As Ron Lieber reported in the New York Times, personal finance guru Suze Orman is launching her own debit card brand, the Approved Card, following in the footsteps of music mogul Russell Simmons and his Rush Cards. Suze Orman’s debit card will be a prepaid debit card, ensuring customers using the card can spend generally only what they have available.
As a benefit to customers, and in keeping with Suze Orman’s focus on helping consumers build stable credit histories, the card will offer unlimited, free credit reports. She also worked out a deal with Transunion whereby her branded debit card, unlike most other debit cards, will report consumer spending information to the bureau, theoretically helping customers build credit.
While a consumer’s ability to use debit card spending as a way to build credit, I can understand why the reporting agencies don’t normally consider debit card activity to be relevant to a credit score. With a debit card, you can pay only what you have in the bank, or in the case of a prepaid debit card, only what you have on deposit. Debit cards do not provide a consumer with the opportunity to be tested with credit, and there is no monthly bill to pay. The type of behavior required to use a debit card successfully does not equate with the behavior required when borrowing money.
Prepaid debit cards are notorious for their fees. Suze has pledged to keep the Approved Card’s fees low, but the card still features a $3 monthly fee, taken from the balance deposited on the card. Prepaid debit card fees are paid by consumers who have no interest in a traditional checking account held at a bank, or, for whatever reason, can’t qualify for a bank account. This unbanked population consists primarily of households in the lowest socioeconomic status and of minorities. This puts these products in the same category as payday loans and check cashing outfits. Services the middle class doesn’t need or can find for free are more expensive in less affluent communities.
While the fees for Suze’s product may be less than those for competing products, there could be a view that this product, just like others like it, takes advantage of consumers who have fewer options for payment options. View the fee schedule here; there are quite a few fees that most consumers who haven’t used prepaid debit cards might consider extraordinary.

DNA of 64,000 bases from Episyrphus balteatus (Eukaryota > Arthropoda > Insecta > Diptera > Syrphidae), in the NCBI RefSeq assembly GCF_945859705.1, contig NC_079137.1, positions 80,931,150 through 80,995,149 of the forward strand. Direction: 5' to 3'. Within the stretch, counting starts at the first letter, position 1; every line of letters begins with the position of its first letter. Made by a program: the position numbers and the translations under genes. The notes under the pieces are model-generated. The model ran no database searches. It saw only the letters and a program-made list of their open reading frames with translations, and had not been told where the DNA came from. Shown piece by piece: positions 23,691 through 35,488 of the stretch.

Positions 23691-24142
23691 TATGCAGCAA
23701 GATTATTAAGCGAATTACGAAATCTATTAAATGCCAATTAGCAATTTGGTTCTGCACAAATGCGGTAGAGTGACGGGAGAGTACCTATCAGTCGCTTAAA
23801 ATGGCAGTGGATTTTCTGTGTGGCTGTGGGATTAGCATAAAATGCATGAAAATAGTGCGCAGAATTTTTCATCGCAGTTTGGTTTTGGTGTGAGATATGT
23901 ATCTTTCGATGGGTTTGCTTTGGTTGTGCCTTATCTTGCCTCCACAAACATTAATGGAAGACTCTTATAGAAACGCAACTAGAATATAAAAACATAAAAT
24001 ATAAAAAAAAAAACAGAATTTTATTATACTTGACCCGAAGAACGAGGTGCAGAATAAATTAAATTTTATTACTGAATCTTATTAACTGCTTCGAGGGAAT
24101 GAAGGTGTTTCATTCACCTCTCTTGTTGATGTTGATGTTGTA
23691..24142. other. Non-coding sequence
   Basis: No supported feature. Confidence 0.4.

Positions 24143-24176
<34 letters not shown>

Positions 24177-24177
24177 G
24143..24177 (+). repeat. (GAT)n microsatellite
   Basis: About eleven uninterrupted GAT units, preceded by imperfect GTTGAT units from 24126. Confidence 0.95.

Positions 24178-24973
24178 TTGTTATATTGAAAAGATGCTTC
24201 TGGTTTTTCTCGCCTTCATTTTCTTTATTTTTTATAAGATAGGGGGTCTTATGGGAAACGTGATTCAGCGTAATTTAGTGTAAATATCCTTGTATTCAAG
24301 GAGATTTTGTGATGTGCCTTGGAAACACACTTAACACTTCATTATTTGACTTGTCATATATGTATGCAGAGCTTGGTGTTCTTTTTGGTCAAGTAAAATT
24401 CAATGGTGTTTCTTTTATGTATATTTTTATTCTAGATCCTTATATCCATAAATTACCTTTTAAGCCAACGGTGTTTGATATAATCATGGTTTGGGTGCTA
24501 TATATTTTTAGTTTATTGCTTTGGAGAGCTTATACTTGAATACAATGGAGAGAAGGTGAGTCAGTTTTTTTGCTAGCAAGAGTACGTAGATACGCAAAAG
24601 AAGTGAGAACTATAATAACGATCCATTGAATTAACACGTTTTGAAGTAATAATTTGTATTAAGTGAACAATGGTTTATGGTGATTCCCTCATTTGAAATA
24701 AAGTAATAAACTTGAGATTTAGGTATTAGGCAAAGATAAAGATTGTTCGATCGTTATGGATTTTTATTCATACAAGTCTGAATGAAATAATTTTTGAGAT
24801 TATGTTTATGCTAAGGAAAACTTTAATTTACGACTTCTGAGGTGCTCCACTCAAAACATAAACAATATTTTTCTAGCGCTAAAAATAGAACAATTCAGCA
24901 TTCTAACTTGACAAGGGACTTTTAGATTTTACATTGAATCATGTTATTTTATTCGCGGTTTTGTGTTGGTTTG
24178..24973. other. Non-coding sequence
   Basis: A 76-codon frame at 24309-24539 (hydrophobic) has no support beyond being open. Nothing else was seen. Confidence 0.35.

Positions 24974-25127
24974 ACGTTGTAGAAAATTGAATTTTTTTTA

Does Suze risk credibility by offering her own financial product? She has established her Suze Orman brand as a no-nonsense voice in helping people make smarter financial decisions. Her television and radio shows have attracted a wide audience, particularly through the recent recession. She has been a spokesperson for General Motors and TD Ameritrade, aiding the executives of those companies in associating their brands with wise personal finance decisions.
While the New York Times article indicates that Suze will not mention her Approved Card in her shows to avoid a conflict of interest, isn’t in reasonable to expect that every time she mentions prepaid debit cards, she could be creating or strengthening a cognitive link in the listener or reader between her advice and her own product?
On the other hand, Suze sells books, seminars, and kits, and her media appearances help to move her products and, eventually, generate some of the income she receives each year. (I would assume that most of her income comes from sponsorship, show production, and media appearances rather than from her products.) A prepaid debit card is not really much different from the other products she sells. Diversifying income streams is a great way to increase the probability of long-term success.
What do you think about Suze Orman’s new Approved Card and the potential conflict of interest arising from her public appearances and media presence?
Update: As news spread of the Approved Card throughout the blogosphere, the card’s terms and likely ineffectiveness in improving users’ credit scores led to outrage. Suze Orman responded to critics via Twitter by calling them idiots and ignorant. Critics of the card were mostly fair — at least they were level-headed and, for the most part, they avoided personal attacks on Suze — but it’s easy for privileged bloggers like us to misunderstand the needs of those in low socio-economic communities, where the banking industry is mistrusted more than middle class “Main Street” communities mistrust Wall Street.
Yes, as I’ve mentioned above, there is something about fee-ridden prepaid debit cards that enables investors and the wealthy to take advantage of people who either don’t or believe they don’t have better financial options. There is also a cost to businesses who take on risks by offering services to a segment of society that may have financial trouble, and fees help defray that risk. Compared to other prepaid debit cards, the Approved Card isn’t horrible. It certainly isn’t the worst. If Suze’s name weren’t attached to the product, bloggers might put the card towards the top of the list of best prepaid debit cards. But her public identity and crusade for positive financial education makes the product antithetical.
At the same time, it’s not much different than the seminars that most of the top financial gurus run, charging tons of money with promises to help people earn more money, get rich through real estate, or sell a multi-level marketing scheme. The business is in the selling, and convincing the most vulnerable people that you are there to help them (for a price). Not that that’s good, at all — it’s just expected.
Updated July 28, 2014 and originally published January 9, 2012. If you enjoyed this article, subscribe to the RSS feed or receive daily emails. Follow @ConsumerismComm on Twitter and visit our Facebook page for more updates.